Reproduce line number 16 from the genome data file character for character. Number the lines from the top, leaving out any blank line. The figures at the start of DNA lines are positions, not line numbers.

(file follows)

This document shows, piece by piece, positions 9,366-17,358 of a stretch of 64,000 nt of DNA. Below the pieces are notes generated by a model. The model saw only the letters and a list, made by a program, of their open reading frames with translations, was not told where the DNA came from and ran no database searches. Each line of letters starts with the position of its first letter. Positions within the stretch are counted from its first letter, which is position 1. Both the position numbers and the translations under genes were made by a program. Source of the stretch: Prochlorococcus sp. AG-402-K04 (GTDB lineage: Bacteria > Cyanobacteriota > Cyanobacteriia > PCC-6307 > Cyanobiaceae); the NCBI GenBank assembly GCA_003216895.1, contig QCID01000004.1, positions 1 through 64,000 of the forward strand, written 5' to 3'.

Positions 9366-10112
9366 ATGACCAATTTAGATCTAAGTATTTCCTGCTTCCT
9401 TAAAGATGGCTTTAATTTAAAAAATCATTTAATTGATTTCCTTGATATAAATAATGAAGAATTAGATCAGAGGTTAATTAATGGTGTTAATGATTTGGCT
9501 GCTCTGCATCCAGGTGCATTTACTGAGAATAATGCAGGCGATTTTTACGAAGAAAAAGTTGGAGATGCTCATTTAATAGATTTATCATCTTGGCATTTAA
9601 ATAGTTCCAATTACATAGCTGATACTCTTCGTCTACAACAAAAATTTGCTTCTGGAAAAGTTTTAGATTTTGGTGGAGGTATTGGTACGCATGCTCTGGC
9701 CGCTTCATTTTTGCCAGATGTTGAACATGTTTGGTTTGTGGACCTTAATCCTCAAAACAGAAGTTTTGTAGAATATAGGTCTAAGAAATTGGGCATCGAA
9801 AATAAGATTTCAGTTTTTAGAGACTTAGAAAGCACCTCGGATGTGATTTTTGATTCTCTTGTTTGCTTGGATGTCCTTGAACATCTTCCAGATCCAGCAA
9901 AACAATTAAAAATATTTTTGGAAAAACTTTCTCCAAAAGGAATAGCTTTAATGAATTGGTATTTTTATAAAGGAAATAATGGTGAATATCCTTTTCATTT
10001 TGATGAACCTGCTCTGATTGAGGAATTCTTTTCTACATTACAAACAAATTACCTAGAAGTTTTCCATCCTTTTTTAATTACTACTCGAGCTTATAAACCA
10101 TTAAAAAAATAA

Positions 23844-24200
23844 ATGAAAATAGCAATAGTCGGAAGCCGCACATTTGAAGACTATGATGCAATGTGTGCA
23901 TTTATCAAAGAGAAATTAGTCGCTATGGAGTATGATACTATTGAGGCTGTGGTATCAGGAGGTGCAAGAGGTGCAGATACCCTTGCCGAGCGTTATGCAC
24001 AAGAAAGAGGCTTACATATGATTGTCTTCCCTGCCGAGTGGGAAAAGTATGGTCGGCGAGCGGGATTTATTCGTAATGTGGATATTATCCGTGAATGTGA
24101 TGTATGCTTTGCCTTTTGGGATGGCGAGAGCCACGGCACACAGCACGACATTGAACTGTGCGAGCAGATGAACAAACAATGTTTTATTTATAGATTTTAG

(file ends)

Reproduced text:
24101 TGTATGCTTTGCCTTTTGGGATGGCGAGAGCCACGGCACACAGCACGACATTGAACTGTGCGAGCAGATGAACAAACAATGTTTTATTTATAGATTTTAG